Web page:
Sunday, October 13, 2013

Rest and attempted recovery

My lungs are making me angry right now... I just about took the whole week off trying to give my lungs time to recover from last Saturday's race, but I still have a bad cough every time I lie down.  I only ran twice this week, and really didn't have a problem with coughing during or after the runs though.  So now I'm thinking that time off wasn't necessary.  Also, in the last day or two I could feel my leg muscles start dying a slow and painful death.  I had to run today because I could tell that restless leg was about to set in and that is not something I want to deal with right now if it can be avoided. (Actually, it is not something I EVER want to deal with again.)

I clearly strained my lungs during the race at Beckley.  It's possible that I need a new asthma medication, but I suspect that that is not the problem.  See, when I have an asthma attack, the only thing that will make it go away is medication.  No amount of "waiting and seeing" or water drinking or rest will ease my breathing when I have an asthma attack.  I just struggle for breath until I give up and use my inhaler.  However, when I lost my breath during the Beckley race, I regained the ability to breathe within 10 minutes of crossing the line.  Without medication.  Therefore, I don't think it was an asthma attack.  I think my lungs were just weaker than normal.  And I have a hypothesis about why.

I was proud of myself for learning to "jog" this summer.  I have always had a tendency to make every run as fast as I feel capable of.  I've never been good at "conversation pace" or slow jogs or anything other than going out the door and running hard.  If I wasn't out of breath and tired at the end of a run, it wasn't a good run.  But as I've started racing more, and increasing my weekly or daily mileage, I've gradually learned to slow it down.  I've learned to start out at an easy pace and keep that easy pace until I'm done.  I assumed that this could only be a good thing.  I was taking it easy on my legs so they could be fresher for races.  I was decreasing the chances of an overuse injury.

But over the past week as I have been wondering why I had so much more trouble breathing during the race than usual, it has occurred to me that while my legs still get exercise during a jog, but my lungs probably do not.  When I jog, I don't get even remotely out of breath.  When I get home, my breathing is just as easy as it was when I left.  So, I am suspecting that I have begun to un-condition my lungs.  I had just about cured my asthma from all the hard running I was doing.  My lungs were much stronger than they used to be.  And then I stopped exercising them.

My plan now is to start running harder at least a few times a week.  Just because I learned how to jog doesn't mean I should be jogging every day.  And if I do feel like I need to jog on any given day, I think I will skip the inhaler so that my lungs still get a workout.  I have jogged without the inhaler before; there was awhile where I could run without it as long as I didn't push too hard.  At some point, I caught a cold and went back to using it, and then never got around to trying to run without it again.  I think it's time to go back to trying to run without the inhaler.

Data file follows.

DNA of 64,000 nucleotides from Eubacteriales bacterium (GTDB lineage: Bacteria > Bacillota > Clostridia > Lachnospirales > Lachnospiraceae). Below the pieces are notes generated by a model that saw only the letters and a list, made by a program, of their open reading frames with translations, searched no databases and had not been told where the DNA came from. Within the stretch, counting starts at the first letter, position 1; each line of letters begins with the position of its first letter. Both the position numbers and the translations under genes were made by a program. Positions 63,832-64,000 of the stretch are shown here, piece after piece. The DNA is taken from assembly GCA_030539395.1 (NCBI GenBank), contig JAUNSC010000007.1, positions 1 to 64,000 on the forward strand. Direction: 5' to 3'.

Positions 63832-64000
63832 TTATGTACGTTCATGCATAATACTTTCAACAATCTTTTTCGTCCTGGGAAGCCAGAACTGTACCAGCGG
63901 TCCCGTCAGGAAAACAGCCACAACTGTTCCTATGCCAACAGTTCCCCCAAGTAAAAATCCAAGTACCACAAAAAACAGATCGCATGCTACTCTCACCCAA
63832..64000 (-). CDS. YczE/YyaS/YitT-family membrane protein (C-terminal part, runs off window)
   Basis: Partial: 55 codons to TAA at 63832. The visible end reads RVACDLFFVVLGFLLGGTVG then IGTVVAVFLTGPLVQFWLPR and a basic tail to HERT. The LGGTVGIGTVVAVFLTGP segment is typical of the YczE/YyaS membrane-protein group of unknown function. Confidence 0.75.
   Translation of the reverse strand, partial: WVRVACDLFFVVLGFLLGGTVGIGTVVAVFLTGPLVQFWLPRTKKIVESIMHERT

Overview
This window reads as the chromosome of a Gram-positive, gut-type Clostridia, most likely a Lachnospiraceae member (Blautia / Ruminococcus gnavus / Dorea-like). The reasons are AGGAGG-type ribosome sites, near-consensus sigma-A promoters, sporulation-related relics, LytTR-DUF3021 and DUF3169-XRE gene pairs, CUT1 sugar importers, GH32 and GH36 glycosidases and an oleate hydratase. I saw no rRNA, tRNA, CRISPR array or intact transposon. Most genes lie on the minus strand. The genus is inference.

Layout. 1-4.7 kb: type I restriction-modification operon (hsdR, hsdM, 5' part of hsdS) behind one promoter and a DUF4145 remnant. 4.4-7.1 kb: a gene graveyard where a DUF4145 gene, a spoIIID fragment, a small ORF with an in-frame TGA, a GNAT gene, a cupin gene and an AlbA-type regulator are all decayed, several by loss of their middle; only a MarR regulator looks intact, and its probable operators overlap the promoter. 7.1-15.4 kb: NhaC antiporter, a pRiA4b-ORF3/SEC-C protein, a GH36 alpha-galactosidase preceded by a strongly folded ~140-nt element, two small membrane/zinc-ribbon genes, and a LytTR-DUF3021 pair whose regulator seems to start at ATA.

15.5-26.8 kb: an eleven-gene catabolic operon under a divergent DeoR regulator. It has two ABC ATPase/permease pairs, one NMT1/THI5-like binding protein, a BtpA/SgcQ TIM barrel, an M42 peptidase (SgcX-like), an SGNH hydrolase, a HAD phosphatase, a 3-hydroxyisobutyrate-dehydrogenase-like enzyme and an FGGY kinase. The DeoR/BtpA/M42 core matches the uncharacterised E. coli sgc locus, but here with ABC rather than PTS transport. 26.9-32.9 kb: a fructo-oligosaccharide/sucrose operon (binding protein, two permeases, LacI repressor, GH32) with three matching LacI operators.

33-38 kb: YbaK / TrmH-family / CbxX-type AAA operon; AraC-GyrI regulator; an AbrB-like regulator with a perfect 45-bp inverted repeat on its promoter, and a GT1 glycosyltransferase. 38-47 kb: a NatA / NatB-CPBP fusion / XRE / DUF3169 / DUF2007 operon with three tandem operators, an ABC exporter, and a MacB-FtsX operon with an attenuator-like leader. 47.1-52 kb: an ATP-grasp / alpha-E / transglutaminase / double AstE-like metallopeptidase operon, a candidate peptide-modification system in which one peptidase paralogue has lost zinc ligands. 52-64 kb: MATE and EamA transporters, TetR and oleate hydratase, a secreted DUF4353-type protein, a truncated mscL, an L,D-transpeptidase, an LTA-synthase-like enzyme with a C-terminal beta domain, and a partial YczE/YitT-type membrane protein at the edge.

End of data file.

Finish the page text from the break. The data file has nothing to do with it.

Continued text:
Obviously my hypothesis could be wrong.  It could be that since I've been on Albuterol for so long, it is time to start a new medication.  But I wouldn't want to switch medications if that is not actually the case.  So I am going to give it some time and see if this blows over.  I'm going to give my hypothesis a chance and see what happens.  I've got 2 weeks til my next race to try and shock my lungs back into submission.

This week:
T: 3.87 / 30:23 / 7:51
Su: 11.21 / 1:28:26 / 7:53
total : 15.08

I got the new "Great Gatsby" from Redbox last night and watched it this morning.  While I was on the couch watching it, I was getting more and more restless.  I hadn't run since Tuesday and my legs were dying to pound some pavement.  I could hardly sleep last night because I was coughing so hard, but it seems that as long as I don't lie down, I don't cough much.  I decided it was time for a run, before my legs could drive me crazy.  I figured I'd start out with my normal loop, which is a 4.7 mile minimum, and that I would see how it felt.  If I felt like I needed to keep it short, I would do the bare loop.  If I felt good, I could add a neighborhood for 5.56, or a second neighborhood for 6.3.  It felt GREAT to stretch my legs and pound some pavement.  I added both extra neighborhoods and was still feeling fabulous.  So I just kept going.  I didn't start to tire until 1:10/9 miles.  I had a plan for the end of my run by then, and knew it was only about 2 more miles, so I decided to stick to that plan and not take a shortcut home just because I was starting to get tired.  (I am supposed to be training for a marathon, after all.  Gotta get some miles under my belt.  And practice running tired.)  I was really pleased with the overall run.  I ran strong until the last 2+ miles, when I was doing more of a jog.  I didn't cough at all.  

equine therapy

pretty lights

from one of my students:



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